How many times do we check our smartphones or tablet in a day? How often does a Facebook or Twitter notification distract our attention from what we were doing? Anyone of us knows well how much social networks are an almost indispensable part of our daily living. However, continuously checking social media (SM) throughout the day may have adverse consequences on our health. A new study found evidence showing that adults who are very active on social media have an increased chance of suffering from sleep disturbances than those who only use them sparingly. So maybe putting that smartphone away is really a sound idea.
The number of people that use every day some kind of social network is steadily increased. Today two-thirds of the US adults use them: a percentage that reaches 90% if we look to just those who are 18-29 years old. The study, which was recently published in the journal Preventive Medicine, was performed at the University of Pittsburgh School of Medicine in Pennsylvania with the support of the National Institutes of Health (NIH). A total of 1,788 adults aged 19-32 was examined, and all of them used some form of social media for an average time of 61 minutes per day, visiting their own account about 30 times each week. Lead author Jessica C. Levenson, Ph.D., from the university’s Department of Psychiatry, wrote a questionnaire with her colleagues, in order to define how deep was each participant’s involvement with the various social media platforms, and to measure their sleep quality. Roughly 30% of the participants suffered from high levels of sleep disturbances.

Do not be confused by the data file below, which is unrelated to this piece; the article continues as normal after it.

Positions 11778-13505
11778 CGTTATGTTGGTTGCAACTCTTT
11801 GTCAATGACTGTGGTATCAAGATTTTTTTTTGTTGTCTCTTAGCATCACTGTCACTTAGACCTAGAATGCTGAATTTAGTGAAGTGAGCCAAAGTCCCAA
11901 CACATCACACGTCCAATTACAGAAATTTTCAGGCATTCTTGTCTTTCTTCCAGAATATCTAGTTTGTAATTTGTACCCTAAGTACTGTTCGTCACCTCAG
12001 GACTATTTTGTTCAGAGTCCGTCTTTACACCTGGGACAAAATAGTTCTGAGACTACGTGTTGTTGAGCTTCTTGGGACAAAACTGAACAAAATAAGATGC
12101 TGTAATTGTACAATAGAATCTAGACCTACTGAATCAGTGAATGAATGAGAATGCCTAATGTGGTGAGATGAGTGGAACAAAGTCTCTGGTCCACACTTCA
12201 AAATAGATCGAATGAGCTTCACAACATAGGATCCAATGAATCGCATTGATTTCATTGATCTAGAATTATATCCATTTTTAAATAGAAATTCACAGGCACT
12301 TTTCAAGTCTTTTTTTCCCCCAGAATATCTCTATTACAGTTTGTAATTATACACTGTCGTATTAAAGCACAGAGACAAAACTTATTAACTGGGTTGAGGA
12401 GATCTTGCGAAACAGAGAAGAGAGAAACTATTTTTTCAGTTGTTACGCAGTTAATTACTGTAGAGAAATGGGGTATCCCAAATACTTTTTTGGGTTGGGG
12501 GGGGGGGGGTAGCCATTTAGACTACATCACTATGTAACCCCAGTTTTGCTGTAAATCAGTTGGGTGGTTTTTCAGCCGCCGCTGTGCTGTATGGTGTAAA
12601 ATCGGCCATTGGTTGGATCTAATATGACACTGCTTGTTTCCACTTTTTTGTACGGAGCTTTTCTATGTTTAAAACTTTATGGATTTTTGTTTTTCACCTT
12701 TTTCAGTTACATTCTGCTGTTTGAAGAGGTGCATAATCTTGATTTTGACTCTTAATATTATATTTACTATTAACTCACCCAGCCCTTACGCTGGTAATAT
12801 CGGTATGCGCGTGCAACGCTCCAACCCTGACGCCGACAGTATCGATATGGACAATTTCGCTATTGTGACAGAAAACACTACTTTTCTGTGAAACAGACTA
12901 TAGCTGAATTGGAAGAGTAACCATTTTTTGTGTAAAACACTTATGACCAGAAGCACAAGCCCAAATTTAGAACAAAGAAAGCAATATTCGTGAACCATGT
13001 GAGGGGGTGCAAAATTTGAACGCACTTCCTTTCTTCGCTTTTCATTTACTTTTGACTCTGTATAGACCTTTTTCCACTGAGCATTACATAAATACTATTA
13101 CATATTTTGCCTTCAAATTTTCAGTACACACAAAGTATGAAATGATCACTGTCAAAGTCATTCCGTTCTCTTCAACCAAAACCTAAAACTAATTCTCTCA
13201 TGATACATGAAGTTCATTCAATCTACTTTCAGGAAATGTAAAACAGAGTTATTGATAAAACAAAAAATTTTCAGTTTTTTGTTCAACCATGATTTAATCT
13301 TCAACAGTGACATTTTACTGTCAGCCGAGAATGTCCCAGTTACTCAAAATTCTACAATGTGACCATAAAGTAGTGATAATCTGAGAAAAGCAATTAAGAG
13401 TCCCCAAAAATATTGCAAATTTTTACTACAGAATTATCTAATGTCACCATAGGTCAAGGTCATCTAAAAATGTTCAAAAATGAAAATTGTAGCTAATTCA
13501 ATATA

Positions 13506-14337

The results of the study
The survey found that the 11 most popular platforms used by participants through 2014 were: Facebook, YouTube, Twitter, Google Plus, Instagram, Snapchat, Reddit, Tumblr, Pinterest, Vine and LinkedIn. All those who checked their SM accounts more than the average showed a 3-fold increase in sleep disturbance quantity. This chance was further doubled if that participant spent more time than average on social medias. On the other hand, those who checked their SM accounts less than the average showed similarly reduced chances of suffering from sleep disturbances. No other studies ever associated the use of social media with sleep disorders before, as this young adults generation can be safely considered as the first one growing up with SM.
The researchers’ opinion on the study’s results is that the effects caused by checking social media platforms too often are more detrimental to sleep quality than those exerted by just prolonged use. Obsessive checking may be the reason behind the reduction of sleep quality, although researchers suggest caution before a definitive answer can be given. Difficulties in sleeping may, in fact, be the cause that led these people to increase their use of SM, triggering a vicious circle that further reduces their sleep quality as additional stimulation prevents them from sleeping well.
Researchers concluded their study by describing how the “strong association between SM use and sleep disturbance has important clinical implications for the health and well-being of young adults. Future work should aim to assess directionality and to better understand the influence of contextual factors associated with SM use.”
Article by Dr. Claudio Butticè, PharmD.
Jessica C. Levenson et al. The association between social media use and sleep disturbance among young adults. Preventive Medicine, doi:10.1016/j.ypmed.2016.01.001, published online January 2016
Ellis, Marie. “Put the smartphone down: social media use and sleep disturbances linked.” Medical News Today. MediLexicon, Intl., 27 Jan. 2016. Web.